It took the discovery of guns and grenades to suspend the license of a psychiatrist who some say should have come under scrutiny years earlier. One night a Crestwood police sergeant doing a routine building check noticed an open door to the office of psychiatrist Joel Carroll. Stepping inside the cluttered office, he discovered roaming cats, a Colt AR-15 assault rifle and other guns, ammunition, military-grade smoke grenades, sex toys, and pornography. “Well, for the lack of better terminology, we considered it a pigsty,” Sgt. Thomas Kaniewski testified about his April 2009 discovery. “It looked in complete disarray. We couldn’t believe that someone could actually conduct business in an office like that because of the conditions it was in.”
Today, the use of psychoactive drugs by children (6-17) is all too common, relied on far too much and growing at an alarming rate. It all started in the ’70s. Memorialized in 1966 by the Rolling Stones’ “Mothers Little Helpers,” it was at that time that our society took the first steps at becoming “Pill Crazy.”
Is there anything wrong with diagnosing ourselves or even accepting the mental health diagnoses of psychiatrists, family doctors, psychotherapists and other health professionals? Psychiatric diagnoses are seductive. They seem to give us important information about ourselves and our emotional ills. They provide a key to what psychiatric drug we may need. It seems rational and scientific. In reality, psychiatric diagnosing is a kind of spiritual profiling that can destroy lives and frequently does.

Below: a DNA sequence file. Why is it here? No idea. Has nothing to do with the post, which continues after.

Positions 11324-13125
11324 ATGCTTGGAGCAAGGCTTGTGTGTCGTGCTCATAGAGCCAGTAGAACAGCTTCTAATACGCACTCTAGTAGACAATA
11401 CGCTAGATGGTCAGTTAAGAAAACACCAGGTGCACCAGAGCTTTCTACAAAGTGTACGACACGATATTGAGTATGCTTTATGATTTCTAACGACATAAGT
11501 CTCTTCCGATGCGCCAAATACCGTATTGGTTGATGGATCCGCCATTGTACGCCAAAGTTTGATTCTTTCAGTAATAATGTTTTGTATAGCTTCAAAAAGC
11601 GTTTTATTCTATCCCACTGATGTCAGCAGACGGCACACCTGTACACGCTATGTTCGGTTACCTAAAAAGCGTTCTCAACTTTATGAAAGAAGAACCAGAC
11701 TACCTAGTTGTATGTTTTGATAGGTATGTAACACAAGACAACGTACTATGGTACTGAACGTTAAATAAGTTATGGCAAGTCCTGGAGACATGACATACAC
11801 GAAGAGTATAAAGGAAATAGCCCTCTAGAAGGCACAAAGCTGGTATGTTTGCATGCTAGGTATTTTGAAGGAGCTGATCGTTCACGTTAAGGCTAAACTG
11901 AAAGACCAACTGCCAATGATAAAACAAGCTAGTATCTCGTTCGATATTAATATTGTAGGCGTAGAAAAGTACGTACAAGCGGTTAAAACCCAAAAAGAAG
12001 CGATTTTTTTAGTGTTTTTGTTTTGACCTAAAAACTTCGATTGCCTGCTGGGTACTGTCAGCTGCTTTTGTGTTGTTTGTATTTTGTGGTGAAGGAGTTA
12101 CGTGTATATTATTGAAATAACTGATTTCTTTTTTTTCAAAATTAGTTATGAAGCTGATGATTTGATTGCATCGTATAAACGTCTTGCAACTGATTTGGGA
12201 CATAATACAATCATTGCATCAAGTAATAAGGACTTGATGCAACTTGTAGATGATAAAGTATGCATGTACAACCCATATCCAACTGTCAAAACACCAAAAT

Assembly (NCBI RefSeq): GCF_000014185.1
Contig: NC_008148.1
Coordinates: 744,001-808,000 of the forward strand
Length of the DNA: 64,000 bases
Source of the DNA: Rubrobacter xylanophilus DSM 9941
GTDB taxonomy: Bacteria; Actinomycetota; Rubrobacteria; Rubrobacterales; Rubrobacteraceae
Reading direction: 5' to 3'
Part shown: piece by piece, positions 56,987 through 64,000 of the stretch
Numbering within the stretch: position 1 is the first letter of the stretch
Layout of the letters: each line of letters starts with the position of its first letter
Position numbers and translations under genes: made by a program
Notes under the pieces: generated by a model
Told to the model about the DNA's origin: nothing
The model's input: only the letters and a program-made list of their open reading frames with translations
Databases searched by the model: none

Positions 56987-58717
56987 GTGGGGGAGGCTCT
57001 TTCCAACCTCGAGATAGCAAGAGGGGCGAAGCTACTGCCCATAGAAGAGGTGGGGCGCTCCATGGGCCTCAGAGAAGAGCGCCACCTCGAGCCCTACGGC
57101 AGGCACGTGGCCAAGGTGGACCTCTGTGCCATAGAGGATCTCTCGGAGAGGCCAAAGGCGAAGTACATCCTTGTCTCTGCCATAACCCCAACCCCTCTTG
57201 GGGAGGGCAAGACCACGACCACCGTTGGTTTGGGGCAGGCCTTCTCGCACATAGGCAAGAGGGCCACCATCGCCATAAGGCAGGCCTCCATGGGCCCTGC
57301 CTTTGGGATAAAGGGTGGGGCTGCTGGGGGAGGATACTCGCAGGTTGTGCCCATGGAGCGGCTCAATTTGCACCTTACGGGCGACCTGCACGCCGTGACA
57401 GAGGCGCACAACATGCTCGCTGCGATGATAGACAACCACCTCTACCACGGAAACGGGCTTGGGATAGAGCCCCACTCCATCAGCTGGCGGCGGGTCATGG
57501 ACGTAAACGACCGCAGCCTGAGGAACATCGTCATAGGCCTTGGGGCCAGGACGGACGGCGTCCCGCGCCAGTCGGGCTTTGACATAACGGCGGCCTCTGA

The documentary film, Big Bucks, Big Pharma: Marketing Disease and Pushing Drugs is reviewed. The author states, “Perhaps a most disturbing trend brought up in the film is the wacky, wild world of ‘things just ain’t right’ disorders. Whether it’s ‘generalized anxiety disorder,’ ‘major depressive disorder,’ ‘panic disorder,’ ‘acute social phobia,’ or finally, the celebrated ‘social anxiety disorder,’ there’s a disorder to fit you and explain away your day-to-day problems.”